JS, History, 1838–1856, vol. E-1, created 20 Aug. 1855–5 Apr. 1856; handwriting of Robert L. Campbell, , and Jonathan Grimshaw; 392 pages, plus 11 pages of addenda; CHL. This is the fifth volume of a six-volume manuscript history of the church. This fifth volume covers the period from 1 July 1843 to 30 Apr. 1844; the remaining five volumes, labeled A-1, B-1, C-1, D-1, and F-1, continue through 8 Aug. 1844.
History, 1838–1856, volume E-1, constitutes the fifth of six volumes documenting the life of Joseph Smith and the early years of the Church of Jesus Christ of Latter-day Saints. The series is also known as the Manuscript History of the Church and was originally published serially from 1842 to 1846 and 1851 to 1858 as the “History of Joseph Smith” in the Times and Seasons and Deseret News. This volume contains JS’s history from 1 July 1843 to 30 April 1844, and it was compiled in Utah Territory in the mid-1850s.
The material recorded in volume E-1 was initially compiled under the direction of church historian , who was JS’s cousin. Smith collaborated with in collecting material for the history and creating a set of draft notes that Smith dictated to Bullock and other clerks.
Robert L. Campbell, a recently returned missionary and member of the Historian’s Office staff, transcribed ’s notes into the volume along with the text of designated documents (such as letters and meeting minutes). The Church Historian’s Office journal entry for 2 May 1855 pinpoints the beginning of his work: “R. L. C. on Book D forenoon, afternoon began book E.” Campbell’s work on the volume apparently concluded on 5 April 1856; entries in the Historian’s Office journal indicate that he then moved on to other assignments while another clerk, Jonathan Grimshaw, began work on volume F-1, the last manuscript in the series. (Historian’s Office, Journal, 2 May 1855; 5 and 9 Apr. 1856.)
Volume E-1 contains 391 pages of primary text and 11 pages of addenda. The initial entry on page 1637 is a continuation of the 1 July 1843 entry that closed volume D-1. The final entry in volume E-1 is for 30 April 1844.
The 391 pages of volume E-1 document a crucial period of JS’s life and the history of the church. Important events recorded here include
• An account of JS’s 2 July 1843 meeting with several Pottawatamie chiefs.
• JS’s 4 July 1843 address regarding his recent arrest, the Legion, and Mormon voting practices.
• JS’s 12 July 1843 dictation of a revelation regarding eternal marriage, including the plurality of wives, in the presence of and .
• Dispatch of the first missionaries to the Pacific Islands on 20 September 1843, led by .
• JS’s 1 October 1843 announcement of ’s appointment to a mission to Russia.
• Minutes of a 6–9 October 1843 general conference inserted under the date of 9 October at which pled his case in regard to his 13 August 1843 disfellowshipment and was permitted to continue as counselor in the First Presidency.
• Text of JS’s appeal to the Green Mountain Boys of , inserted under the date of 29 November 1843.
• A 20 January 1844 entry that includes a poem by commemorating the presentation of two copies of the Book of Mormon to Queen Victoria and Prince Albert by .
• JS’s nomination on 29 January 1844 as an independent candidate for the presidency of the .
<December> meaning of law, that those citizens of any Section of country, who do not rise up as virtuous freemen, (when any portion of Inhabitants, congregate, or combine to injure, slander or deprive another portion of their rights.) and magnify the law, to clear themselves from such unhallowed attempts to subvert order and law, that they by their silence make themselves accessories of the crime of such unlawful assemblage, or outrageous individuals.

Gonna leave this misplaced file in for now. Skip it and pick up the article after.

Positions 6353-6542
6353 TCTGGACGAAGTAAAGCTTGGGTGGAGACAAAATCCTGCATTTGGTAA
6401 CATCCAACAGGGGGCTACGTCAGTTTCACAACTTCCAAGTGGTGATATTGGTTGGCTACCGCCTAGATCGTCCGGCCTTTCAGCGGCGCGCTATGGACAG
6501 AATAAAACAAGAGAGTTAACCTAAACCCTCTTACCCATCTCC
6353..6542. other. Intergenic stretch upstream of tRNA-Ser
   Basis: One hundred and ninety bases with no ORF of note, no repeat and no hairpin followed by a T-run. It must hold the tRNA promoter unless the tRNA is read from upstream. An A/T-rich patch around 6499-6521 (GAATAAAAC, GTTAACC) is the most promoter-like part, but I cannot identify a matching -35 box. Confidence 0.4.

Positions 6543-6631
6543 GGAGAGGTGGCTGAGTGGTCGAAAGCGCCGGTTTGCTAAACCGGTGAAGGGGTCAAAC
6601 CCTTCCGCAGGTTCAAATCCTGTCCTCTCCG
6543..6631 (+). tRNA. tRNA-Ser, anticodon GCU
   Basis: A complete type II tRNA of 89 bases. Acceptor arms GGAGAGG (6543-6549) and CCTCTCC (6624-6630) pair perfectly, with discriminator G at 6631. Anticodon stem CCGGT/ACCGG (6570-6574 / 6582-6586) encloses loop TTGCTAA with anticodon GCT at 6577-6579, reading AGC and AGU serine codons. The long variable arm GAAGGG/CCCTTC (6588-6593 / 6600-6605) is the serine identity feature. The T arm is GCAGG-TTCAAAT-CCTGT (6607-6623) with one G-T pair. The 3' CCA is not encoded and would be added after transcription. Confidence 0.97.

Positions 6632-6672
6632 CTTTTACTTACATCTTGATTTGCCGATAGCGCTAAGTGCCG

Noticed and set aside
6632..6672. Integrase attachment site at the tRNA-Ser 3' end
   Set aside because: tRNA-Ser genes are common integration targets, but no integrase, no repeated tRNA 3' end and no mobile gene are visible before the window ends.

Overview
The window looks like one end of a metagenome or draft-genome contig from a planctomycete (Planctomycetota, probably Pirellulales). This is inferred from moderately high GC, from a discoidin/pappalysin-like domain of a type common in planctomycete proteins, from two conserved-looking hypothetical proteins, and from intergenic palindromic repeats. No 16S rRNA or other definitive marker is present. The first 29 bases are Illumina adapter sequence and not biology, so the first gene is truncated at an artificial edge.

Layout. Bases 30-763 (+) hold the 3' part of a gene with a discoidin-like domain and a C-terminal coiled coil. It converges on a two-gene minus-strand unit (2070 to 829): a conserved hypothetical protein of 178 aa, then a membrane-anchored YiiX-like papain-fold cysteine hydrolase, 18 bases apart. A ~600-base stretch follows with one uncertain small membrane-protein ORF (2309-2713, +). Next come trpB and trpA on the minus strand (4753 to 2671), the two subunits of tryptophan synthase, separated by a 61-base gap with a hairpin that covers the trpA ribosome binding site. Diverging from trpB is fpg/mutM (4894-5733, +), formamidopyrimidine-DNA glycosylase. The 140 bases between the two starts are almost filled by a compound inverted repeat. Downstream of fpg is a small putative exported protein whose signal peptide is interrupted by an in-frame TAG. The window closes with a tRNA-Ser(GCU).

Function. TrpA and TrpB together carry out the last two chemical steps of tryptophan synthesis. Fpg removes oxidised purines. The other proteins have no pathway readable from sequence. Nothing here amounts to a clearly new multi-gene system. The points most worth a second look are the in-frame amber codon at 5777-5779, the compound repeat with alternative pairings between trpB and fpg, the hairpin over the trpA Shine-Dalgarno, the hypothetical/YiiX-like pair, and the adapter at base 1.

Resolved unanimously, That we solicit the , by all honorable means to grant us peace for we will have it.
“, Secretary” Chairman.”
In the afternoon started with the papers to the , also the petition from Goodwin and others, and ’s affidavit [HC 6:102]
The German brethren met at the Assembly room at 6 p.m, and choose as their , and organized to have preaching in their native language.
Directed copies of my appeal to the various authorities of and the .
<8> Friday 8 At 11 a.m. I went to my and gave instructions to my for the drawing of a Draft of a Dam on the , and directed that the city Council be called at 4 this afternoon to make preparations for any invasion from .
and made an affidavit which I insert.
“State of )
City of )
On the 8th. day of December 1843, came and , before me Joseph Smith Mayor of said , and after being duly sworn depose and say, that they have been informed that two men have been kidnapped recently by the Missourians in connection with some of the lawless inhabitants of the County of , and that <rumors> are now afloat, that it is the intention of said lawless persons in connection with the aforesaid Missourians to kidnap some of the citizens of this , and further your affiants would state that they are of opinion to prevent difficulties of such a vexatious nature, that something should be done to secure the peace of this from being disturbed, and further your affiants say not.
Subscribed and sworn to before me this 8th. day of December 1843. Clerk.
whereupon I issued the following notification.
State of )
City of )
To the of said Greeting—
Whereas Complaint has been made to me upon oath that some persons have been kidnapped by the Missourians in connection with [HC 6:103] some of the lawless inhabitants of , and that threats have been made that some of the citizens of , will be kidnapped or arrested and forcibly carried away from said without being allowed the benefit of the writ of , according to the ordinance in such case made and provided, you will therefore take the necessary measures to have the rights of the [p. 1795]